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To be unhappy with my parents if they go and my partner isnt

(75 Posts)
bella411 Tue 10-Dec-13 20:49:14

Normally on xmas eve we go to my sister's in laws for a meal. This year was to be the same however I have just been informed by my sister, that my partner isnt invited however me and dd are. The reason being he is quite direct so when last year (his first year going) we didnt get food til 10pm, he moaned and also he finished his food before host got to the table (we were told to start and all did). Also my sister in laws and my parents spend a lot of each other so to reduce the spending decided to do a secret santa. My OH said he didnt want to do the secret as the amount set was more than he spends on his family members and why would he want to spend x amount on his sister in laws, sister in law oh!

Obviously my dc and I arent going to go but although havent explained to partner, we are invited just not him. But now I am feeling a bit exiled from the family at christmas.... as me, partner and dc are having christmas at our house (partner's mum and partner were invited but arent comin) and my mum and dad are going to my sisters with the in laws who they are with on xmas eve.

I now feel my mum and dad should on principle not go on xmas eve, it doesnt bother my partner if he goes or not (he is happy as means we arent having to rush around as he'll be at work in the day). But it has left me being left out and not really having a chance to seeing family over christmas for much of the time, when its my dc 1st xmas and my parents only grandchild. While the rest of them play happy families without us. (we were going to try and get to my sisters on xmas day after dinner at ours but its not really logistical possible to go and come back without it being ridiculously late or just going for an hour).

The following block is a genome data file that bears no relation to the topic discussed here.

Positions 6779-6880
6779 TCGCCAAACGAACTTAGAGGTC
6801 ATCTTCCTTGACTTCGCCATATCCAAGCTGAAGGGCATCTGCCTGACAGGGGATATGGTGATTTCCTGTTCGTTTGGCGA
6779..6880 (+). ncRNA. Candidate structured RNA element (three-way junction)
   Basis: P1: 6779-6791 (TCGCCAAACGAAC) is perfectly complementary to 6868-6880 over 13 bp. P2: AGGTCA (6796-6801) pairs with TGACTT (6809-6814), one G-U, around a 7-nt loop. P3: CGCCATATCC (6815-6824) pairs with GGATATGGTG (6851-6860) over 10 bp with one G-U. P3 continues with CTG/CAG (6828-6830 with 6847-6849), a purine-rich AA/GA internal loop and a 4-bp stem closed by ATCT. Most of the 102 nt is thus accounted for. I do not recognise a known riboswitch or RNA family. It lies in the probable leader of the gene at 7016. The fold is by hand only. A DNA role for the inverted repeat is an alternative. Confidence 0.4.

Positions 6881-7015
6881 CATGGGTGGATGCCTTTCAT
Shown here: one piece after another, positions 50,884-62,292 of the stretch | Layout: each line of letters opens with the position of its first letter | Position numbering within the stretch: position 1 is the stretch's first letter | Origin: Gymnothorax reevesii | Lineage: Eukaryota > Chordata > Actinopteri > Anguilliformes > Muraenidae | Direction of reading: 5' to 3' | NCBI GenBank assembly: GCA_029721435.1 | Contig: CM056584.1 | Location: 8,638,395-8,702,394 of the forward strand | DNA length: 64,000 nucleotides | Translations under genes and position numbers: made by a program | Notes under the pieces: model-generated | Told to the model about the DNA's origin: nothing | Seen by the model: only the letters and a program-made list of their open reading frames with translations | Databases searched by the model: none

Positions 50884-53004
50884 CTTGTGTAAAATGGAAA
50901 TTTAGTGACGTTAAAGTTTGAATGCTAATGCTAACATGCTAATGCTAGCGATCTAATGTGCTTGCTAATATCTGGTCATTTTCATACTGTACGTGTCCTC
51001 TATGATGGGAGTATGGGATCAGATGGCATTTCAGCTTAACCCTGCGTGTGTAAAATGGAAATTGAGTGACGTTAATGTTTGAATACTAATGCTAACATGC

I can see both side my oh and sisters in law but really its me, my mum and sister who are missing out.

In essence should I insist my mum doesnt go, or get annoyed if she does? Or am I being hormonal????

ipswichwitch Wed 11-Dec-13 10:03:02

As a bit of an aside, i noticed you said you said your sisters ILs seem to expect this arrangement to continue every year. This is where problems crop up - families change, people get married, have kids, etc and to expect everyone to keep doing the same thing year after year is a big much. Eating at 10pm is odd - and completely not doable with kids, but I think you'd DP was rude to moan about it (I would have grumbled internally though!) and the ss thing was also rude, but I do see where he comes from with not being so bothered about spending time with them at Christmas. Fwiw, I have never even met my brothers ILs so it wouldn't occur to me to want to go to them in Christmas Eve.

Christmases are changing in our family now - there's too many of us to all be together in one house so this year we are staying home and will be spending time with each of them throughout the Christmas period. Some are not happy about this and still want the big family everyone under the same roof Christmas but its not workable any more.